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Wedding Budget Considerations
November 21, 2016

Wedding Budget Considerations

I think every couple wants to end up in the altar, exchanging vows and planning a family ahead of them...right?

Wedding bells ringing, your family and closest people in the world all in their respective formal attire, you waiting beside the altar...and your
fiancé...on her white dress.

Lovely isn't it? But before you enjoy that moment, there's this chaotic wedding preparation where you and your
fiancé are all over the place. And then there's the budgeting. The question rises, "How do I make her dream wedding come to life?"

There is no set formula to create a budget for the wedding. Each couple must carefully consider what is best for their unique situation. I suggest that you need to begin by defining the purpose of wedding. Then let the purpose determine what to spend and who to invite. You must set aside time to co-create a FAMILY VISION with your fiancé, which includes the kind of wedding you would like to have. If you are already married, consider the following guidelines that you can share with your children and friends who plan to get married.
  1. Don't borrow money for your wedding. Spend below your means. Why be in debt after the wedding? Apply the principle of delayed gratification. Personally speaking, I would not spend more than 10% of my money just for one day of wedding. The bulk of my money should be set aside for use AFTER my wedding to build my family or for honeymoon.
  2. Don't need to show off to your invitees. Why suffer after the wedding with so many bills to pay? Pitiful is the one who need to work many hours to pay bills with no time to enjoy the love of his or her life. If I quarrel with my spouse because of money, it's not worth it! What’s wrong with a dressing ring, if you can’t afford to have a real diamond ring? Don’t let pride cause you to be in debt or get caught with financial difficulties after the wedding.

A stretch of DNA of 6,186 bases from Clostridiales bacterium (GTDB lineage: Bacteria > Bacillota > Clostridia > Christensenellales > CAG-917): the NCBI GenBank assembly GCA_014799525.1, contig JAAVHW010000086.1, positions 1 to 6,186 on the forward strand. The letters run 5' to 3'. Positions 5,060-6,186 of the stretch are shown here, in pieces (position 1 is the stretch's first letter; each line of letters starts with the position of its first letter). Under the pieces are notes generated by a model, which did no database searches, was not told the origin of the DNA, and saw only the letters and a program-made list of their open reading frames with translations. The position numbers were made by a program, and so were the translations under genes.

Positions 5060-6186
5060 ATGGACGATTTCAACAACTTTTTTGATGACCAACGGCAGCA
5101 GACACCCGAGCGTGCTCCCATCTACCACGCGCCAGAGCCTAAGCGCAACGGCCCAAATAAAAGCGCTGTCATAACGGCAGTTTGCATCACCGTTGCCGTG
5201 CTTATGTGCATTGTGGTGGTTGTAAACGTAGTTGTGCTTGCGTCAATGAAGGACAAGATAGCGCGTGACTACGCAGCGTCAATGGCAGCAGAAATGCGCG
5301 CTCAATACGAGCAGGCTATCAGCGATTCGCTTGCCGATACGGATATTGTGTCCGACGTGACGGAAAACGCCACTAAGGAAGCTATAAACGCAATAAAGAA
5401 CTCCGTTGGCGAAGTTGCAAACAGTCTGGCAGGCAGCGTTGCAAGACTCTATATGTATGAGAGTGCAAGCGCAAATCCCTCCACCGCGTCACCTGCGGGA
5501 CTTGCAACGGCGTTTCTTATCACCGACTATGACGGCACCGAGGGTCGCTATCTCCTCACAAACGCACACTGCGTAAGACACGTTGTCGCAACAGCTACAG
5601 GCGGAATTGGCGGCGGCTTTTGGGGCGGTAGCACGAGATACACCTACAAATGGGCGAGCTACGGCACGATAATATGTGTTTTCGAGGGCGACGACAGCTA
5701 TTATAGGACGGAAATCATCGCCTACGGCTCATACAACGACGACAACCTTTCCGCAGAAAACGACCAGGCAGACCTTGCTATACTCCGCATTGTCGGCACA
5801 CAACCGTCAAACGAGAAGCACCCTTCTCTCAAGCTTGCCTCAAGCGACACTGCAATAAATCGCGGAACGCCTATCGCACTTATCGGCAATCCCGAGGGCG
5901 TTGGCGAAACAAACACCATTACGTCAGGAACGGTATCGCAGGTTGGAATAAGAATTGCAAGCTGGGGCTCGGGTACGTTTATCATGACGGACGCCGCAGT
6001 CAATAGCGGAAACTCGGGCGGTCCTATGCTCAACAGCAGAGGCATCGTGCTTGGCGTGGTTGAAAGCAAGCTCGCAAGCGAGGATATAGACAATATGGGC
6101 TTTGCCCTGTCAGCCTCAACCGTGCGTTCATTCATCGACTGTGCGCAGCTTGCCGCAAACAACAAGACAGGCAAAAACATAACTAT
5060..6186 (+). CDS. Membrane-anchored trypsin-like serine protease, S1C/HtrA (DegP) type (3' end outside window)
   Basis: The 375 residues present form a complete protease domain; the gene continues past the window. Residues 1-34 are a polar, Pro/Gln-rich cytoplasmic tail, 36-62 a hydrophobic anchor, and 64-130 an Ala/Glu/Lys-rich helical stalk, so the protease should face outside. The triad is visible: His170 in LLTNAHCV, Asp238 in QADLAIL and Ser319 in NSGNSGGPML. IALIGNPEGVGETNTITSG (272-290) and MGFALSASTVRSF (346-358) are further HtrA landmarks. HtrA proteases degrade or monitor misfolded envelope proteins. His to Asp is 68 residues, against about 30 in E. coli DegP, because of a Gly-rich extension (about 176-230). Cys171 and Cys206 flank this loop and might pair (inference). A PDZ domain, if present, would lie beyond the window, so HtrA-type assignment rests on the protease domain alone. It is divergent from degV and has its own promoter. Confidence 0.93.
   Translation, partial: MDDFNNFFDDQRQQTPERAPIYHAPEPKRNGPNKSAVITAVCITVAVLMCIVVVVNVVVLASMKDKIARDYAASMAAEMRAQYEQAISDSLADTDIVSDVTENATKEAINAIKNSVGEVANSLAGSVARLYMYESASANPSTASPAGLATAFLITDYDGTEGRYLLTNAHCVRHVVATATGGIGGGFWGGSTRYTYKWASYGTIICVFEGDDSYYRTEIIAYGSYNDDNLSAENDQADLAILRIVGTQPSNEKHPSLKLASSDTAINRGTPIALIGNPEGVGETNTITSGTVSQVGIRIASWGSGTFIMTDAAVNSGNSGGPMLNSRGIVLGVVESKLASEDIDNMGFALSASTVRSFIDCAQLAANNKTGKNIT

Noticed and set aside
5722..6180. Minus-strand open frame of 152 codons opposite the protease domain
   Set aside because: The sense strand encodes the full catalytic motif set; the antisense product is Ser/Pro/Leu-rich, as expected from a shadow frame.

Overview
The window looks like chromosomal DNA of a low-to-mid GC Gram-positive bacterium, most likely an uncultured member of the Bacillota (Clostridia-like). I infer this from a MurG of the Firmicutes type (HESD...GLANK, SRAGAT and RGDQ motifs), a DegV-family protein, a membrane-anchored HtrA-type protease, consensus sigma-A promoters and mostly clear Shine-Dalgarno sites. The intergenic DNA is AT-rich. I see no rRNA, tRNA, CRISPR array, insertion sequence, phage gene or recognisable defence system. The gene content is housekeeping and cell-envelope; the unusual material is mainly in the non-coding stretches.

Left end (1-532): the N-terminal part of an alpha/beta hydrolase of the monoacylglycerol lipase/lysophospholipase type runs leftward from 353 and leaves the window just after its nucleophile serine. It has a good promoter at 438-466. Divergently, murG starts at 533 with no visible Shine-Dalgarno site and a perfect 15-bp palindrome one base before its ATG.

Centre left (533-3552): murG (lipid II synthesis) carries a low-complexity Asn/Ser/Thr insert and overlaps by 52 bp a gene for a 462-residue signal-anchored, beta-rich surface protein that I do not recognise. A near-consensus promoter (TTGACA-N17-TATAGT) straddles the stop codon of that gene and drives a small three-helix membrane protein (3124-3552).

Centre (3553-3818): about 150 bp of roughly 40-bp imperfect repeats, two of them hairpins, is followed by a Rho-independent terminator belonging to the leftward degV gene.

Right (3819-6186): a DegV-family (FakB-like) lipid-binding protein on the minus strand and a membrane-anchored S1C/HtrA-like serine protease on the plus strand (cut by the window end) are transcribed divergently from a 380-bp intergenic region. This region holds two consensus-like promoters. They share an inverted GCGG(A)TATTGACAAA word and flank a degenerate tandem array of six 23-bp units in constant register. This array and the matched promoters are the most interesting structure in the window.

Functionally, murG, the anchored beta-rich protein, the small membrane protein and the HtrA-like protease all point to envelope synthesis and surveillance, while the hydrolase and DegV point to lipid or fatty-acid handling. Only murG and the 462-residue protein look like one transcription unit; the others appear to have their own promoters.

3. Give priority to post wedding preparations.Wedding is just an occasion to make a public declaration that you have committed to a life-long partnership. If you can’t afford a lavish wedding, just have a private registration ceremony with your loved ones and close friends. Make a public announcement, “We are married” through Facebook. Post-wedding journey is a long one with many adjustments to make. That should be your primary focus. Seek mentoring from those with proven track records of successful family building.
  4. Create incomes through your wedding. If you must have a wedding, you should apply creative innovation with great value for your guests and sponsors. Think of ways that you can even create incomes through the event through donors or sponsors. Unless you are super rich, there is no need to be shy to ask for help from your friends, within their legitimate means, without putting them under undue pressure. Form a creative wedding planning team with your closed friends. You will be surprised with the ideas that will be generated.
  5. Invest into your future. Go beyond just a once-off pre-marital counselling course. Don't put so much emphasis on your wedding that you neglect planning for a sustainable family life with your spouse.
The above guidelines are not rules neither commands to be obeyed. But I think if you take heed to my advice, you will do better in your marriage after the wedding.

Dr. Peter Ting